Designing a successful loyalty program for the long term can be a daunting task for marketers, but one that can catapult their respective customer engagement and customer experience strategies.

Loyalty360 caught up with Pam Spier, a senior manager at Lenati, to find out about some of the biggest challenges marketers face when designing a loyalty program. At Lenati—a marketing strategy firm that helps some of the world’s leading companies build customer loyalty and generate business growth−Spier has worked with such global brands as Hilton, Nordstrom, T-Mobile, and Microsoft.

What are some of the biggest challenges companies face when designing a loyalty program?

Spier: One macro level challenge brands face is defining the playing field for loyalty at their company.  Innovation in this space has increasingly meant brands are expanding the definition of “loyalty program” to membership services, subscription offerings, and experiential programs. Companies need to start by defining the scope of what they want to solve for, and what is right for their brand and their customers.

Another challenge that we see time and again is that companies often fall into the trap of looking for immediate value from programs. Most programs need a ramp-up period to acquire members and give them time to engage. In the design phase, you should decide if you are building a short-term program for transactional returns, or designing a new way customers will engage with the brand. The answer may determine the right philosophy for assessing return on investment. This needs to be incorporated into companies financial planning and programs must be given time to see results.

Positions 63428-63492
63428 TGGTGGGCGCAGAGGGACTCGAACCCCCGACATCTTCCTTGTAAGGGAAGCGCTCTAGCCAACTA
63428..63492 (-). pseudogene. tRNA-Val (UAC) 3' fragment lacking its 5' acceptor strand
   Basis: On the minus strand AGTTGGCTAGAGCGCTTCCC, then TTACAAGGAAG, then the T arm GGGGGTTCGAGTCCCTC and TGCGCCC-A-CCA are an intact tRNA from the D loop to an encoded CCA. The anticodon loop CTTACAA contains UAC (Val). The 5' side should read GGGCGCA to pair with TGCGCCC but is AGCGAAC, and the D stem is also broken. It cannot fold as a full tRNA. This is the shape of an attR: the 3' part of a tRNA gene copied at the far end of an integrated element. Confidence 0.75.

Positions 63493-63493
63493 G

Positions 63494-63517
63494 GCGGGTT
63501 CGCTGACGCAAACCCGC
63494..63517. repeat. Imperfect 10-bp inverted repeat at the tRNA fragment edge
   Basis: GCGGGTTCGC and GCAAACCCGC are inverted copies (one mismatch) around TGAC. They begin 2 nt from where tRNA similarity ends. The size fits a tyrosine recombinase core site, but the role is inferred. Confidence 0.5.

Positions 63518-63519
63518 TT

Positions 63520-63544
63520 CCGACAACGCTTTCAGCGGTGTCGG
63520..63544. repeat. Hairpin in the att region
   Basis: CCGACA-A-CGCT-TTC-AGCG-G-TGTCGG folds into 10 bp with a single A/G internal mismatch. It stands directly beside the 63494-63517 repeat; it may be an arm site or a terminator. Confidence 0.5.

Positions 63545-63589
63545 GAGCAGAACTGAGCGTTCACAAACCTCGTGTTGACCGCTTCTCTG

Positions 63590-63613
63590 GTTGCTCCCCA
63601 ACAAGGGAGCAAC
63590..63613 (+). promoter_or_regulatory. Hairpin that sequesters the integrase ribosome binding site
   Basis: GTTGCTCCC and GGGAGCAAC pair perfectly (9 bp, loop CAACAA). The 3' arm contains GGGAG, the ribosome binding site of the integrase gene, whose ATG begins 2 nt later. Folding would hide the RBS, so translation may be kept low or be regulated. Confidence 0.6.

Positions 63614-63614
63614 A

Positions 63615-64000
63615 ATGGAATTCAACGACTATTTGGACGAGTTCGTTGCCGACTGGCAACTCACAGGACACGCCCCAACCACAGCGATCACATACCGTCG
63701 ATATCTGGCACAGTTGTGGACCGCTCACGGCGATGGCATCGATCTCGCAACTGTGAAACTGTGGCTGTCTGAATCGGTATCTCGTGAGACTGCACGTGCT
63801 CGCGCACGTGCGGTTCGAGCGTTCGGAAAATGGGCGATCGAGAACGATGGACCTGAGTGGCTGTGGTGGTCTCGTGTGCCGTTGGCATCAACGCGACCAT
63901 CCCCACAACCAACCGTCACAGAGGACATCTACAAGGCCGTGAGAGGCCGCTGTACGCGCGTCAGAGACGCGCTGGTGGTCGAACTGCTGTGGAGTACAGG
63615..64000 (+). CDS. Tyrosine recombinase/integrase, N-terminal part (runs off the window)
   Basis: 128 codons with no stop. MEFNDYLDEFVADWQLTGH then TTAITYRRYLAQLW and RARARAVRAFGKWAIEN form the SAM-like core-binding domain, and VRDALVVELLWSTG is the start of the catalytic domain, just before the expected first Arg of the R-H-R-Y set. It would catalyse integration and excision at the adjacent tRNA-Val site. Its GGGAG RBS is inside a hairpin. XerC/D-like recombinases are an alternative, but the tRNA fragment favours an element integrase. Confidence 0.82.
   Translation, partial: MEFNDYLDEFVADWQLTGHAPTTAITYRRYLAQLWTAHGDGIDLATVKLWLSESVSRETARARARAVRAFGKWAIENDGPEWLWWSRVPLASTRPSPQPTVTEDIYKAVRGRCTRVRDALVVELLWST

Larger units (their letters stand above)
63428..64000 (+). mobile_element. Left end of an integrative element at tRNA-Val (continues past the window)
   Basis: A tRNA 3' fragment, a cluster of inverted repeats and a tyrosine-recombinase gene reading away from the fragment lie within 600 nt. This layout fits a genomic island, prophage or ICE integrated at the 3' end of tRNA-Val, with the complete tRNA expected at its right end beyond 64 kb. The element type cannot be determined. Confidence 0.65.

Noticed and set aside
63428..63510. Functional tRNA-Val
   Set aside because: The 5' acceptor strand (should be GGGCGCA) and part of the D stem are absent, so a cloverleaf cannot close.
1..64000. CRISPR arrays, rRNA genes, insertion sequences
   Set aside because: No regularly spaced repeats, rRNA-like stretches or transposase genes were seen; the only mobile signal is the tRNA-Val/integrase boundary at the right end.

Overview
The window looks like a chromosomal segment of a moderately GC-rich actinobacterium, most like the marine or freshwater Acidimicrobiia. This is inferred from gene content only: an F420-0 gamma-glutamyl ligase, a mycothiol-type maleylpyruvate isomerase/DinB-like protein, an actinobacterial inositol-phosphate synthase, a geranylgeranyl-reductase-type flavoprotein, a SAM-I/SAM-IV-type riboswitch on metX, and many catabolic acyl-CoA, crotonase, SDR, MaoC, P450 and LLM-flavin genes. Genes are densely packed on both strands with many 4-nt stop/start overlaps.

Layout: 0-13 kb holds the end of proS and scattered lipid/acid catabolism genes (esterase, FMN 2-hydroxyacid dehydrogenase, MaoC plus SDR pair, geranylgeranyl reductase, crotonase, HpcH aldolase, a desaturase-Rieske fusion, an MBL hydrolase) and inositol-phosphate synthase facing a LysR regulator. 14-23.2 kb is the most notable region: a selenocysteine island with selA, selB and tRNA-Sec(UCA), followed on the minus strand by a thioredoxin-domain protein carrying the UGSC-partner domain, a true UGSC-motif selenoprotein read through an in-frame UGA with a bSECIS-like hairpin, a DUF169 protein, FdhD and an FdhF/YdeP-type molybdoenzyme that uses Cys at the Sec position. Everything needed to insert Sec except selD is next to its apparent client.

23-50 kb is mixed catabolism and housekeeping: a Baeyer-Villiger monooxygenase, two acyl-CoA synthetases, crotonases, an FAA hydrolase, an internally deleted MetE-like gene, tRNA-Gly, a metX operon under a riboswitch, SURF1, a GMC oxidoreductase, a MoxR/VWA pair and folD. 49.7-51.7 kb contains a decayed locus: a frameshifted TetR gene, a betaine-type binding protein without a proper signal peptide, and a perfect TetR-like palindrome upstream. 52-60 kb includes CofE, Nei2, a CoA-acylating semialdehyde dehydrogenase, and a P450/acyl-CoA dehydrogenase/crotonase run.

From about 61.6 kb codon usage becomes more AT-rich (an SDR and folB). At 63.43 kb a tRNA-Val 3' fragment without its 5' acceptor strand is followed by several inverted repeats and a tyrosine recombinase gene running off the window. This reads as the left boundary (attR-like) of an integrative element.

We also see that many companies try to do too much, making the program and experience way too complicated by incorporating too many rewards, too many rules, restrictions, etc. Programs need to be simple and easy to engage with. The customer shouldn’t have to work hard to engage. One way to design for simplicity is to start with a scaled back program—and then test, learn and measure unpublished benefits and experiences.

Any advice for companies thinking about designing or re-designing their loyalty program?

Spier: Design around your customers. Many companies design a program for themselves, forgetting that the program needs to be reciprocal, with the customer seeing as much benefit (if not more) than the company. This means talking to your customers...a lot. We often leverage focus groups and surveys–throughout design and launch—to ensure that companies are designing a program in which their customers want to engage.

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